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Inhibition of MEK5 suppresses TDP-43 toxicity via the mTOR-independent activation of the autophagy-lysosome pathway

Jo, Myungjin, Lee, Shinrye, Kim, Kiyoung, Lee, Seongsoo, Kim, Sang Ryong, Kim, Hyung-Jun
Biochemical and biophysical research communications 2019 v.513 no.4 pp. 925-932
Alzheimer disease, Parkinson disease, amyotrophic lateral sclerosis, autophagy, death, enzymes, neurons, protein aggregates, therapeutics, toxicity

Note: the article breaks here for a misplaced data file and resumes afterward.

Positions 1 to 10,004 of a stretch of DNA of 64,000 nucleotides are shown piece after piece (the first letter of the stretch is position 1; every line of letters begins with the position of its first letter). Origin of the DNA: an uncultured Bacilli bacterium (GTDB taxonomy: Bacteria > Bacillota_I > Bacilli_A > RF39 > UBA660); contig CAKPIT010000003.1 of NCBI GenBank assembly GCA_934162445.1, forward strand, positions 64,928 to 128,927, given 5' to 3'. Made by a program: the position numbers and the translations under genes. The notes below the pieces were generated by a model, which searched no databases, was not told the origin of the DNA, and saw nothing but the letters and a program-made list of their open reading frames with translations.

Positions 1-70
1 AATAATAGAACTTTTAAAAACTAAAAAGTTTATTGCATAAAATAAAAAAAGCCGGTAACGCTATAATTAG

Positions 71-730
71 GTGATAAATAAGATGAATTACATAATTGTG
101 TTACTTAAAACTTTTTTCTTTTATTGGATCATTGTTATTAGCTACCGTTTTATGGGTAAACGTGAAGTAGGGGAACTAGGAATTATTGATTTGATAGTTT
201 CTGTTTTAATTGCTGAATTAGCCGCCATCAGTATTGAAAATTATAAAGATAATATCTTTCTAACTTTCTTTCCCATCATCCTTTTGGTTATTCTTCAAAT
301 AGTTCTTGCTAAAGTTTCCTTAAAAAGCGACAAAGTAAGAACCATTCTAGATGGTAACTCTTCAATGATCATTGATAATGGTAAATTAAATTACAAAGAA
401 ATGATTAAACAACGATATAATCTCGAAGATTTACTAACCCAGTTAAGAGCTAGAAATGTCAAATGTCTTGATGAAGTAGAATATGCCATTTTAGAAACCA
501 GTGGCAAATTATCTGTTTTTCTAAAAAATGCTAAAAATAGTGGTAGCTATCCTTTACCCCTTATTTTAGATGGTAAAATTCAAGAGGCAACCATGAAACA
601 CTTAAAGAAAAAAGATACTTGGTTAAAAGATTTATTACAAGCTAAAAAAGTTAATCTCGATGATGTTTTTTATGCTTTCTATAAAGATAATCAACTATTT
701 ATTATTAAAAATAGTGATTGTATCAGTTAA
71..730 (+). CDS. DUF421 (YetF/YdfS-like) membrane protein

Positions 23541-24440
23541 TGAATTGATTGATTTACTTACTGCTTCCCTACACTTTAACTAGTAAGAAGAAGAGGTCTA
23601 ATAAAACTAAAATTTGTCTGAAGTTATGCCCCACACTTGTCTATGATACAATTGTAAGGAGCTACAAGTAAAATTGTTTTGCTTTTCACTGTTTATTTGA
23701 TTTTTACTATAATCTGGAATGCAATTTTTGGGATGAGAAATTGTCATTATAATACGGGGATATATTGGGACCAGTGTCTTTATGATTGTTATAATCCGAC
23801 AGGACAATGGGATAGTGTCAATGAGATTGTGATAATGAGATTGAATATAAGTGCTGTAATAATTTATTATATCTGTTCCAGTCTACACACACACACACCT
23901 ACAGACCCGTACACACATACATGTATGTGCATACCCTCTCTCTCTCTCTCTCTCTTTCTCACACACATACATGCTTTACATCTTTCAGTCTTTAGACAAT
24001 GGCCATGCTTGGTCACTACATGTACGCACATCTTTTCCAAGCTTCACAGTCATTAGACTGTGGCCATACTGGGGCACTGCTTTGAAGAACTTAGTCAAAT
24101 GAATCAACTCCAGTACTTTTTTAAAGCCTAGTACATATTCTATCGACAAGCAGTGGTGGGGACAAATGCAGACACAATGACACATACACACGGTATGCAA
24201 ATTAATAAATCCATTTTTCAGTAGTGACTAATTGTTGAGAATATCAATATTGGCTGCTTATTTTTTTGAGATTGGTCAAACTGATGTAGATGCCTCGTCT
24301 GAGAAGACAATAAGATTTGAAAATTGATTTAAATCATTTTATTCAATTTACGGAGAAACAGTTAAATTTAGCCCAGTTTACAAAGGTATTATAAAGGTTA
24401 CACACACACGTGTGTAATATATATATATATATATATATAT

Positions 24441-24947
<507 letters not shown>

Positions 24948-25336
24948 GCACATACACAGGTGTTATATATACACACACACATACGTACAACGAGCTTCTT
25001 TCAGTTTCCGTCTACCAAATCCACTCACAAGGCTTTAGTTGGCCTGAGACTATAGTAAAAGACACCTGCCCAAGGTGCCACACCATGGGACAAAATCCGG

The most prominent hallmarks of many neurodegenerative diseases are the accumulation of misfolded protein aggregates and the death of certain neuronal populations. Autophagy is the major intracellular mechanism that degrades protein aggregates and damaged cellular components. Many studies have reported that the dysfunction of autophagy is associated with several neurodegenerative diseases, such as Alzheimer's disease, amyotrophic lateral sclerosis (ALS), and Parkinson's disease. Here, we identified a novel mechanism of autophagy regulation. Inhibition of MEK5 reduced the level of p62 and increased the ratio of LC3-II to LC3-I, which is a marker for the activation of the autophagy-lysosome pathway (ALP). One of the most well-known regulators of the ALP is mTOR, and previous studies have reported that the major substrate of MEK5 is ERK5. However, we found that MEK5 modulates the autophagy-lysosome pathway in an mTOR- and ERK5-independent manner. Moreover, MEK5 inhibition alleviated the mislocalization of TDP-43 (an ALS-associated protein) and cell death in TDP-43-GFP-expressing neuronal cells. Taken together, these findings suggest that MEK5 is a novel autophagy modulator and that this kinase could be a therapeutic target for neurodegenerative diseases such as amyotrophic lateral sclerosis.